Broken Limb

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Broken Limb

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How many scenes do I touch?

Do I love the lone moon

among the ancient stars?

 

The wind was lashing the trees,

bullets were striking the alarm

and a million flowers

trembled in the distance . . .

 

The man with the beard

raved in vain

about love and necessity.

I looked over the valley for a friend,

found nothing except some exotic trees

bending beautifully to seduce the sky.

 

The dead could not keep

from dying again

and the innocent hearts

had failed to ‘never compromise’

 

How many paintings burned

that night in the forest?

After the ashes, the chanting and the painful release,

there was no returning.

 

I filled my glass with song.

I wrote letters to my morbid mind

and mistook to all for God.

 

Nobody spoke, nobody carried

the muse in their smiles.

 

When we see the end, will we know it for sure

like we do a broken limb, or even,

the first smells of spring?

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Copyright © 1991 by Allison Grayhurst

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For Every Rain Cover 5

amazon.com/author/allisongrayhurst

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First published in “Poetry WLU – A University Arts Journal”, 1990 under the pseudonym of Jocelyn Kain (aka Allison Grayhurst)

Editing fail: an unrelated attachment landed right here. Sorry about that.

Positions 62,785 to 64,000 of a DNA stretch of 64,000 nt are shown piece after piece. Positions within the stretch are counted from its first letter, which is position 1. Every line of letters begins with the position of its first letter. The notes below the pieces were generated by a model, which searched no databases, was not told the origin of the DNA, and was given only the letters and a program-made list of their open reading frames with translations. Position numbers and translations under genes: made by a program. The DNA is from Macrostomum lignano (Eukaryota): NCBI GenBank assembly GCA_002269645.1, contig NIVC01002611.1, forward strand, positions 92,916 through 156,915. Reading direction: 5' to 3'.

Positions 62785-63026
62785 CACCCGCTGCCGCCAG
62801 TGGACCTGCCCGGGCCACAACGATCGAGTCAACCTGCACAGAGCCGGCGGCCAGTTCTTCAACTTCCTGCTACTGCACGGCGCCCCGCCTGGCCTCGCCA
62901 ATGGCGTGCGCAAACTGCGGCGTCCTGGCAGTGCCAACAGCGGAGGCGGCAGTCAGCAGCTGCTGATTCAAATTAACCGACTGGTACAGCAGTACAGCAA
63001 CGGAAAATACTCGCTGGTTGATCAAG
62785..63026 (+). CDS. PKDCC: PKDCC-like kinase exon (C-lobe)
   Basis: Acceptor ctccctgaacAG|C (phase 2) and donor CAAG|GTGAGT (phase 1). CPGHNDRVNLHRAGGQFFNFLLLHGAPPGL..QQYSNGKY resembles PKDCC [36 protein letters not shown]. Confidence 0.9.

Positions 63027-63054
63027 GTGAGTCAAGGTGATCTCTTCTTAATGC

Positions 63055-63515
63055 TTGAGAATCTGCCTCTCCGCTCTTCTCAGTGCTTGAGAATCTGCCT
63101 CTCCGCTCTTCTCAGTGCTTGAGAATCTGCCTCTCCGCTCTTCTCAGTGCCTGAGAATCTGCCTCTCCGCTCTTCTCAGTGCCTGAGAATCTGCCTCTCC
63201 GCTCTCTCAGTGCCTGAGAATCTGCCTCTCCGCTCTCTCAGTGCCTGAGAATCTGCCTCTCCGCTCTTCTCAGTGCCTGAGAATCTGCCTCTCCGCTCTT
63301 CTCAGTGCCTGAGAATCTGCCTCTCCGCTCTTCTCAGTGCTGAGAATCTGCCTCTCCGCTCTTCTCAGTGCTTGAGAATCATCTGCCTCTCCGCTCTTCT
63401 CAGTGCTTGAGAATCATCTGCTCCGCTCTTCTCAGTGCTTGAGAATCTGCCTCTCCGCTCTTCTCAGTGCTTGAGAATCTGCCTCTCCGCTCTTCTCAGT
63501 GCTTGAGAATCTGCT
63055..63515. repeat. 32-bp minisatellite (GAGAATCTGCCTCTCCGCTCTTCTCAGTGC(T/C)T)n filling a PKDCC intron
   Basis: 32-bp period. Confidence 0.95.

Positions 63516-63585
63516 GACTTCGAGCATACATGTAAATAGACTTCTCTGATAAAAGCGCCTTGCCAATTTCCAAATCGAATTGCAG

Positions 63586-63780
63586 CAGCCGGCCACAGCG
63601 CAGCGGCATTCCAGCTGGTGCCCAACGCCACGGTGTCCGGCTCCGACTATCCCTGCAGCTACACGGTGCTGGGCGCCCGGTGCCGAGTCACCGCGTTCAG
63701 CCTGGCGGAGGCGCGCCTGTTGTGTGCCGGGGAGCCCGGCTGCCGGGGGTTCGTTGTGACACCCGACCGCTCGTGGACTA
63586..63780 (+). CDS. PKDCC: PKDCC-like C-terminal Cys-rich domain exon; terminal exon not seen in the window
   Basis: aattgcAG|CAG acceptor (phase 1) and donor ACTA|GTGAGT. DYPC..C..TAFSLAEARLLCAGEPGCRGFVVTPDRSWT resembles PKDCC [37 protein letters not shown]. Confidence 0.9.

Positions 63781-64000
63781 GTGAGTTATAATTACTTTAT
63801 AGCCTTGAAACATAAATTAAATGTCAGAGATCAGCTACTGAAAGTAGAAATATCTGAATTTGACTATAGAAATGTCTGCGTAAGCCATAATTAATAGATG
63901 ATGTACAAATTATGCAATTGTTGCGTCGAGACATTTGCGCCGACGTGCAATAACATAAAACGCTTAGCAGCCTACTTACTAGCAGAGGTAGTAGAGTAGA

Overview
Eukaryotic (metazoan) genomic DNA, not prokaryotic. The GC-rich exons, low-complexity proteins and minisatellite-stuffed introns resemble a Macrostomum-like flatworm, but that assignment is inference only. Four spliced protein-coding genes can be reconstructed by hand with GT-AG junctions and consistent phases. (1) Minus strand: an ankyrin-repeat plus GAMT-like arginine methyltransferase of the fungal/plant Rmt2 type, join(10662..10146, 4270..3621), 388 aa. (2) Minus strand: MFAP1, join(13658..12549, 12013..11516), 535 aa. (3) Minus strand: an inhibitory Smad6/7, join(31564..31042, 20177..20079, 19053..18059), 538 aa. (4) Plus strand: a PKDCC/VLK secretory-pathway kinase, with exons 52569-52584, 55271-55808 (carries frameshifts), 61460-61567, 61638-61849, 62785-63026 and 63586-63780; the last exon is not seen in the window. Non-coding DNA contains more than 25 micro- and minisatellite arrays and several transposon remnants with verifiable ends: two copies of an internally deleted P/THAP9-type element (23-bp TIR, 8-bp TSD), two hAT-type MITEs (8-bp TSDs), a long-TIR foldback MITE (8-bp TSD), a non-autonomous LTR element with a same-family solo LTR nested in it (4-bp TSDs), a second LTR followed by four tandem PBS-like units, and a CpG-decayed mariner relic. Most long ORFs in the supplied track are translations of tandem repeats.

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You can listen to the poem by clicking below:

 

“Grayhurst’s rapturous outpouring of imagery makes her poems easily enjoyable … Like a sear the poet seeks to fathom sensual and spiritual experience through the images of a dream.” Canadian Literature

 “Allison Grayhurst’s Common Dream is a massive book by a talented and enthusiastic young writer, with a feel for descriptive, meaningful verse. Philosophical and very deep,” Paul Rance, editor of Eastern Rainbow, U.K.,  spring 1993.

“Her poems read like the journal entries of a mystic – perhaps that what they are. They are abstract and vivid, like a dreamy manifestation of soul. This is the best way, in prose, one can describe the music which is … the poetry of Allison Grayhurst,” Blaise Wigglesworth Oh! Magazine

“Rich images and complex, shifting metaphors drive Allison Grayhurst’s poems. She focuses on sexual love and interior landscapes, widening to include the heart, eternity and all.”  Next Exit

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